Apple is planning additional steps to keep hackers out of user accounts in the face of the recent celebrity photo scandal and will aggressively encourage users to take stricter security measures, CEO Tim Cook told the Wall Street Journal in an interview.
Apple will alert users through email and push notifications when someone tries to change an account password, restore iCloud data to a new device, or when a device logs into an account for the first time, the report said.
Apple is moving quickly to restore confidence in its systems' security ahead of the crucial launch of its new iPhone next week.
Cook said Apple will broaden its use of the two-factor authentication security system to avoid future intrusions, the Journal reported. The two-factor authentication requires a user to have two of three things to access an account, which may include a password, a separate four-digit one-time code, or a long access key given to the user when they signed up for the service.
The iPhone maker said it plans to more aggressively encourage people to turn on the two-factor authentication in the new version of iOS, the daily reported.
"The usability battle will always be there but could you ever imagine using your debit card at an ATM and not entering a pin? That's two factor, something you have (a card) & something you know (a pin), and we all get along just fine," WhiteHat Security's Matt Johansen told Reuters. Apple said on Tuesday the attacks that emerged over the Labour Day weekend on celebrities' iCloud accounts were individually targeted, and that none of the cases it investigated had resulted from a breach of its systems.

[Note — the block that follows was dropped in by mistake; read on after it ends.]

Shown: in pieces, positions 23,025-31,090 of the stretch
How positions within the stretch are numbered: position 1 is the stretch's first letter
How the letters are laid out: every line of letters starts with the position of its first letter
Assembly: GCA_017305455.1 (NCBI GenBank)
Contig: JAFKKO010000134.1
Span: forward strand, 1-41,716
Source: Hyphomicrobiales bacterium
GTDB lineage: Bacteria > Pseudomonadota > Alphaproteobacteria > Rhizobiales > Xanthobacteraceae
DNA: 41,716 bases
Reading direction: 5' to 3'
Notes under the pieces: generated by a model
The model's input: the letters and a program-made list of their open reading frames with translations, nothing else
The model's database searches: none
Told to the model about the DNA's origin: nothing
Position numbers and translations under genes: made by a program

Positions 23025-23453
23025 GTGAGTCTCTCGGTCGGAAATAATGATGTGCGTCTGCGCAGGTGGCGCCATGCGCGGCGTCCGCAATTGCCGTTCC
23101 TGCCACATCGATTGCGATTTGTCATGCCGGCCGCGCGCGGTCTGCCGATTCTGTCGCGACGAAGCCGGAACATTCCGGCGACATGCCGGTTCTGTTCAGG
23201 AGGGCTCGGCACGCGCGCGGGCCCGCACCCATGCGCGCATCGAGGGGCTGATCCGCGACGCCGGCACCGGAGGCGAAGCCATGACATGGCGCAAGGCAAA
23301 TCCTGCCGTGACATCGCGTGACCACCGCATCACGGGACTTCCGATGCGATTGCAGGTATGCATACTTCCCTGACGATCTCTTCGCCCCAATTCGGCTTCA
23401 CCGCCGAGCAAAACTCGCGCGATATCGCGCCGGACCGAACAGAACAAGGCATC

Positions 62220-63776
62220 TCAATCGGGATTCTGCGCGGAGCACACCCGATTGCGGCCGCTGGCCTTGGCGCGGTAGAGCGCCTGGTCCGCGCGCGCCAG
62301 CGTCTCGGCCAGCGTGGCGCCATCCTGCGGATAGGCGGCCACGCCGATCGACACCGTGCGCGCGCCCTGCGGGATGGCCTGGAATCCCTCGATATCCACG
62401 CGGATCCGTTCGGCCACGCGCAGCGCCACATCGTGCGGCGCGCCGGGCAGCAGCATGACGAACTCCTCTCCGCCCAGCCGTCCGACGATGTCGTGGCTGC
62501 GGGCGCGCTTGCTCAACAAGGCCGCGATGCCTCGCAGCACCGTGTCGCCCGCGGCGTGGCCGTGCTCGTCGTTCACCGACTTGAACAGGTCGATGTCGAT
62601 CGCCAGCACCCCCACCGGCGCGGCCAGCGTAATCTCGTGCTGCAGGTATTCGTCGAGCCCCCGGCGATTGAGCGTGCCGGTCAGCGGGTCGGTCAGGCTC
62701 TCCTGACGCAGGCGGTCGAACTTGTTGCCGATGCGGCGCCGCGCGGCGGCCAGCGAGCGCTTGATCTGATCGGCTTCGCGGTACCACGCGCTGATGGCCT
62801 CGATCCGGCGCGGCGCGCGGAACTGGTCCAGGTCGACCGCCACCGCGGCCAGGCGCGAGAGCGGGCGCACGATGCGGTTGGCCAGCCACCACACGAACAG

Some security experts have faulted Apple for failing to make its devices and software easier to secure through two-factor authentication, which requires a separate verification code after users log in initially.
Supplier accused of abuses
Meanwhile, in Beijing, a Chinese factory that supplies Apple with parts has been operating with violations of basic standards for health, safety and environmental protection, an investigative report said on Thursday.
China Labour Watch and Green America itemised their findings in a 25-page report based on an investigation in August of a Catcher Technology plant in the city of Suqian.
Asked about the report, Apple said that it audits the plant regularly and works with its operators to raise standards and implement best practices.
"Apple is committed to ensuring safe and fair working conditions for everyone in our supply chain," the California-based maker of iPhones, iPads, iPods, and Macintosh computers said in a statement.
"Our suppliers must live up to the toughest standards in the industry if they want to keep doing business with Apple. We know our work is never done, and we are devoted to constant improvement," it further added.
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